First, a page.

What are gallstones?

Gallbladder disease is one of the top non-obstetric causes for hospitalization in the first year after giving birth. The most common type of gallbladder disease is cholelithiasis, also called gallstones.

Gallstones are hardened deposits in your gallbladder, which is a small organ underneath your liver that stores bile (the fluid that aids digestion). A healthy gallbladder releases bile into the intestine to help process the fat in your food.

During pregnancy, estrogen and progesterone levels are high. This can inhibit the gallbladder from contracting properly and releasing bile into the intestine. The estrogen also causes the concentration of biliary cholesterol in the bile to gradually increase throughout pregnancy, which may cause biliary sludge (a precursor to gallstones) and gallstones.

Gallbladder disease can also develop 2-4 months postpartum, due to hormone changes and rapid weight loss.

Gallstones and biliary sludge are fairly common, especially during pregnancy or postpartum. Up to 30% of pregnant or postpartum women experience biliary sludge and 12% experience gallstones. They often have no symptoms and go unnoticed. However, in 1-3% of postpartum women, they lead to hospitalization and the surgical removal of the gallbladder.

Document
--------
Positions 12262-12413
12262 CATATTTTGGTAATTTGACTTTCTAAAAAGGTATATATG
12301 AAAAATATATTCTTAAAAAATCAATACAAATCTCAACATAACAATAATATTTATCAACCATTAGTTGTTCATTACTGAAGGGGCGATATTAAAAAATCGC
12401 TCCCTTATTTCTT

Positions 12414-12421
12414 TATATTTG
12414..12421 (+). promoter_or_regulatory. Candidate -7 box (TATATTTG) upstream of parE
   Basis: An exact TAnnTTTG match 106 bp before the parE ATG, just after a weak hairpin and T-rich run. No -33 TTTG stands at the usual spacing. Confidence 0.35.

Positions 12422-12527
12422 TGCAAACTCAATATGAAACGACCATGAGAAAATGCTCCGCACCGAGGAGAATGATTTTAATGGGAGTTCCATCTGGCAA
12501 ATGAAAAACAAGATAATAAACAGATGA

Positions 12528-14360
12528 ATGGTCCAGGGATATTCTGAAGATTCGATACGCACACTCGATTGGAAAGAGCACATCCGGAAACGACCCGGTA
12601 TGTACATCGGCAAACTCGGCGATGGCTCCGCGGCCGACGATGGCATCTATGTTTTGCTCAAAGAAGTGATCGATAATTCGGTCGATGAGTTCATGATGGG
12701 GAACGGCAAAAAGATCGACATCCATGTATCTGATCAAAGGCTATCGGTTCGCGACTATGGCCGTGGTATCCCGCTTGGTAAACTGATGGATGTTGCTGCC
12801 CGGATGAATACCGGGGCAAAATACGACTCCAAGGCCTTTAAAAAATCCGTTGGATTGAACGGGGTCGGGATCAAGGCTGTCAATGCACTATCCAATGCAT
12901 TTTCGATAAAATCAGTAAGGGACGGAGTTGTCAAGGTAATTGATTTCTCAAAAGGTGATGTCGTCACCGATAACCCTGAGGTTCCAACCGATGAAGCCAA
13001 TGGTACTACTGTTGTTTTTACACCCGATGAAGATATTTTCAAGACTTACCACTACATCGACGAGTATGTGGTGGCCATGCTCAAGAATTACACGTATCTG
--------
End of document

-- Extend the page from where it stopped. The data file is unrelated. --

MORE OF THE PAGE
What are the risk factors for gallstones?

While pregnancy (and being female) is a well-established risk factor, additional risk factors contributing to the formation of gallstones include:

  • A high-cholesterol and high-fat diet
  • Maternal age (40 or more)
  • Being Native American or Hispanic
  • Obesity
  • A sedentary lifestyle
  • Insulin resistance
  • Losing weight very quickly
  • Having liver disease, diabetes, or certain blood disorders like sickle cell anemia or leukemia
  • A family history of gallstones

What are the symptoms of Gallstones?
  • Nausea
  • Vomiting
  • Pain in the upper right part of your abdomen
  • Pain in the center of your abdomen, just below your breastbone
  • Pain between your shoulder blades
  • Pain in your right shoulder

What is the treatment for Gallstones?

Sometimes gallstones are asymptomatic and you don’t even know they’re there. In that case, they don’t typically require treatment. Also, in 60% of cases, the biliary sludge and gallstones disappear after childbirth, when estrogen levels decrease.

However, if they do cause symptoms, the recommended treatment is usually cholecystectomy, which is the surgical removal of the gallbladder. The rate of hospitalization for biliary diseases is approximately 0.5% of all births, and nearly all hospitalizations include a cholecystectomy. For women hospitalized during pregnancy, the procedure is usually performed after delivery and pain medication may be prescribed in the meantime.

Who can help diagnose/treat Gallstones?
  • Primary Care Physician (PCP)